Local axonal translation: regulation of neuronal polarity, axon development and survival

Lucci, Cristiano (2020) Local axonal translation: regulation of neuronal polarity, axon development and survival. PhD thesis, University of Nottingham.

[img] PDF (Thesis - as examined) - Repository staff only - Requires a PDF viewer such as GSview, Xpdf or Adobe Acrobat Reader
Download (7MB)


Both the establishment of neuronal polarity and axonal growth are critical steps in the development of the nervous system, allowing neurons to fulfil their functional role, transmitting and receiving electrical signals. The local translation of mRNAs in the axon provides fine regulation of protein expression, and is now known to participate in axon development, homeostasis and degeneration. In this context, microRNAs play a fundamental role in the spatiotemporal regulation of axonal translation and, by doing so, can regulate almost every aspect nervous system development, physiology and disease.

This thesis focuses on elucidating the mechanisms by which local protein translation in the axon can regulates axon development and survival. I show how axonal protein synthesis contributes in supplying the needs of the axon and maintaining its homeostasis. Repression of protein translation restricted to the axonal compartment of microfluidic chambers triggers axon degeneration in mouse sensory neurons. Moreover, I identified four microRNAs as potential candidate regulators of axon degeneration pathways. I then investigated the role of a single microRNA, miR-26a, in early stage primary cortical neuron development. I show that miR-26a is highly expressed in neuronal cultures and regulates both neuronal polarity and axon growth. Specifically, inhibition of miR-26a reduces the number of polarised neurons, whilst its over-expression produces the opposite phenotype and increases the number of neurons with multiple axon-like processes via the targeting of GSK3β.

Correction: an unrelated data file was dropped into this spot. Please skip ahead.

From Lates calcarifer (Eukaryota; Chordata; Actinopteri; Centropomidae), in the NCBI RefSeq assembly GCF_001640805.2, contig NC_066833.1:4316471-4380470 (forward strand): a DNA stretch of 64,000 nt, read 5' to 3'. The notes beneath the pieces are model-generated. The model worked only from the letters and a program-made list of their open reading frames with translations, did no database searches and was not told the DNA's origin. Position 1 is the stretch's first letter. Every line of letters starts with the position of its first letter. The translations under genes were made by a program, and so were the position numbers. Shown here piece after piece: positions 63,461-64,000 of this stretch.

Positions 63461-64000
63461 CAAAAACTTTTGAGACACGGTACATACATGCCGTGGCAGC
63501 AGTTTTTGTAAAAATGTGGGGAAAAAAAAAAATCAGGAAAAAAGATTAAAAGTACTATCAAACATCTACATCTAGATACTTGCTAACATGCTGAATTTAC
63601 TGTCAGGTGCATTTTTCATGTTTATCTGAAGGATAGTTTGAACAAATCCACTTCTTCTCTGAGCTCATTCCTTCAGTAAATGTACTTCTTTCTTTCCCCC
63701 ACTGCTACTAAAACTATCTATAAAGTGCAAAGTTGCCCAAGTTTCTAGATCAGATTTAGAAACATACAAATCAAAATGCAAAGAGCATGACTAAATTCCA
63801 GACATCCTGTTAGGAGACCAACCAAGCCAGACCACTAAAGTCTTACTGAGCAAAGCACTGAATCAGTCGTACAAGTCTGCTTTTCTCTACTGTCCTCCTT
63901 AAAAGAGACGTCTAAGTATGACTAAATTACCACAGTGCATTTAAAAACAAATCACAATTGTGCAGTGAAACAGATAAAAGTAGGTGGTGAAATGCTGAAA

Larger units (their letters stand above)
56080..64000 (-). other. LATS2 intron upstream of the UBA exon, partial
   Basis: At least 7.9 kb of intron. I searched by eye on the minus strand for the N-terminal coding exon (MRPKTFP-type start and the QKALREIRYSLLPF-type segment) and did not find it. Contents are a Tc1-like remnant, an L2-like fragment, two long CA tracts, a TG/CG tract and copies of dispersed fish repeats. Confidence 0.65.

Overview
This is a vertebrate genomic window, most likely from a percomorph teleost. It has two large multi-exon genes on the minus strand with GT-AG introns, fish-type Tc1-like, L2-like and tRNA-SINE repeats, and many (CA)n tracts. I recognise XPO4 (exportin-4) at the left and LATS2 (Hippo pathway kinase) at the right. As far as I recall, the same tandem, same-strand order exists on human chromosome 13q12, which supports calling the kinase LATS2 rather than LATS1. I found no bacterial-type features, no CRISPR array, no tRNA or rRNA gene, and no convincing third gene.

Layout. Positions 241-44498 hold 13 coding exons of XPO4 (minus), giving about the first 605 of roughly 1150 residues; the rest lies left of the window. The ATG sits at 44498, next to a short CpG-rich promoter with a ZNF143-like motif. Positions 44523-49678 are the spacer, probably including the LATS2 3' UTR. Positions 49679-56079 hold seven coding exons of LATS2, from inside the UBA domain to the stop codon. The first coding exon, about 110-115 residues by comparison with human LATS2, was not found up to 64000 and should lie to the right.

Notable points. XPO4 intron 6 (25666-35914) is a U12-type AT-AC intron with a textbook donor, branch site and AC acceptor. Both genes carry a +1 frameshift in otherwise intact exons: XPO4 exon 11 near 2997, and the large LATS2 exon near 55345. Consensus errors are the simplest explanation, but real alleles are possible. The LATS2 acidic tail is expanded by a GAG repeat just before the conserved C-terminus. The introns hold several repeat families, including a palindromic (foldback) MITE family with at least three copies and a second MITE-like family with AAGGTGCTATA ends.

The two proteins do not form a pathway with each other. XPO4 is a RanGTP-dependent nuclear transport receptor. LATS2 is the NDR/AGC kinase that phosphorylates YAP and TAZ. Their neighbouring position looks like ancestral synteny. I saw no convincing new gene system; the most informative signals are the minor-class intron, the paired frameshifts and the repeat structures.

Using compartmentalised microfluidic neuronal cultures, I also identified a local role for miR-26a in the axon, where the repression of local synthesis of GSK3β controls axon development and growth. Removal of this repression in

the axon triggers local translation of GSK3β protein and subsequent transport to the soma, where it can impact axonal growth mechanism.

These results demonstrate how the axonal miR-26a can regulate local protein translation in the axon to facilitate retrograde communication to the soma and amplify neuronal responses, in a mechanism that influences axon development.

Item Type: Thesis (University of Nottingham only) (PhD)
Supervisors: Dajas-Bailador, Federico
Keywords: Axons; Axonal transport; Neurons
Subjects: Q Science > QP Physiology > QP351 Neurophysiology and neuropsychology
Faculties/Schools: UK Campuses > Faculty of Medicine and Health Sciences > School of Life Sciences
Item ID: 60393
Depositing User: Lucci, Cristiano
Date Deposited: 15 Sep 2023 08:47
Last Modified: 08 Nov 2023 07:39
URI: https://eprints.nottingham.ac.uk/id/eprint/60393

Actions (Archive Staff Only)

Edit View Edit View